Friday, September 07, 2007

Balsamic Vinegar

Two Sisters Gourmet's Balsamic Vinegar is one of the best you can buy in its price range. It is aged 7-12 years and is so rich. I ate a lot of it this summer over tomatoes that I grew in my garden.

My tip of the day is to try it over vanilla ice cream - crazy, I know. But our TSG Balsamic Vinegar is so rich you can actually eat it over ice cream. Give it a try. To me, it has the lingerings of raspberry flavors.

Here's a great TSG Recipe that is perfect for low-carb diets.

15 thin slices (1/16”) Genoa hard salami, about 1/3 lb
1 jar (4 oz) diced pimentos, drained
1 can (2.25 oz) sliced ripe olives, drained
1/4 cup shredded Parmesan cheese
1 Tbsp TSG Aged Balsamic Vinegar
TSG Sea Salt & Mixed Peppercorn Blend
1. Heat oven to 400°F. Line baking sheet with aluminum foil. Arrange salami in single
layer on foil. Bake in 400°F oven until salami is evenly browned, 8 to 10 minutes.
Transfer salami to paper towel-lined baking sheet to absorb excess oil. Let cool.
2. Combine pimentos, olives, cheese and vinegar in small bowl, season with pepper
blend; toss to mix. Spoon onto salami crisps.

Here's some info on balsamic vinegar from Wikipedia:
Balsamic vinegar is manufactured from the juice of white grapes (typically, trebbiano grapes) boiled down to approximately 50% of its original volume to create a concentrated must, which is then fermented with a slow aging process which concentrates the flavours. The flavour intensifies over decades, with the vinegar being kept in fine wooden casks, becoming sweet, viscous and very concentrated (what is gone is romantically referred to as "the angels' share," a term also used in the production of scotch whisky, wine, and other alcoholic beverages).

The finest and most traditional balsamic vinegar is very labour-intensive to produce; while it ages and gradually evaporates, the liquid is transferred to successively smaller casks made of different woods, absorbing the flavour characteristics of each wood and becoming more concentrated with each transfer. Oak, mulberry, chestnut, cherry, juniper, ash, and acacia are the most commonly used woods. Some older balsamic vinegar is added to the must to create a more complex and intricate taste, and to enhance acidity. At the end of the process, the vinegar is taken from the smallest cask: each cask is filled with the contents of the preceding (larger) cask and the cooked must is added to the largest cask.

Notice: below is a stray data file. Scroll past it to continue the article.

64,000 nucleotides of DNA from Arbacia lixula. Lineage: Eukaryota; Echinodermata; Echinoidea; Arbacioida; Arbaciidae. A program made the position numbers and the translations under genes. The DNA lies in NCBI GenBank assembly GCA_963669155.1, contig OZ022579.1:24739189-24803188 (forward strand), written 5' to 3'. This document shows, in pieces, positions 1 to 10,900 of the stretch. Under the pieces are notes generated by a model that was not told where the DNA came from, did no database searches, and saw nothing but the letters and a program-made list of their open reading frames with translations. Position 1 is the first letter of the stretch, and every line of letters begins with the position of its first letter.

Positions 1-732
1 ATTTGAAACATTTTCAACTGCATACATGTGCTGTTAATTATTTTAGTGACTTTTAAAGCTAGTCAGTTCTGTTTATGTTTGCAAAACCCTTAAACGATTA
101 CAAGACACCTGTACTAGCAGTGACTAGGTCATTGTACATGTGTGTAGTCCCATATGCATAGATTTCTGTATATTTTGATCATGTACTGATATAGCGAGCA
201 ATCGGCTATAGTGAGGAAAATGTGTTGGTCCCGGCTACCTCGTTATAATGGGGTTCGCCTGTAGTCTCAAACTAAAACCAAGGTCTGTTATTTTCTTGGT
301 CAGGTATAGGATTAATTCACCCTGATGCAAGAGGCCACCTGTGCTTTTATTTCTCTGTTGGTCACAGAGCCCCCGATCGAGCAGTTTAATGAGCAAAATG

Balsamic vinegar of the highest quality, labeled tradizionale, usually sells for very high prices; a small (100 ml) bottle can cost between US $100 and $400. Most producers, however, do not employ all seven of the aforementioned woods in the aging process; some employ only oak. Several mass-produced, less expensive varieties may not be aged in wood at all, being nothing more than ordinary wine vinegar with coloring and added sugar. Legally, according to the rules of the Consortium, these are not allowed to be called "traditional".

Commercial grade balsamic vinegar can be used in salad dressings, marinades and sauces. Cooks use tradizionale and condimento vinegars in small amounts in simple dishes where the balsamic vinegar's complex tastes can be noted. Young vinegars (3 – 5 years) are used in salad dressing while mid-aged balsamic vinegars (6 – 12 years) are used to enhance sauces, pastas and risottos. Old vinegars (12 years plus), which are very rich and thick, are used sparsely to enhance plain meat or fish, fresh fruit such as strawberries or even drunk from a small glass to conclude a meal.
Kristin McCann, Team Leader

---She always knew she could fly. Question was, how high?


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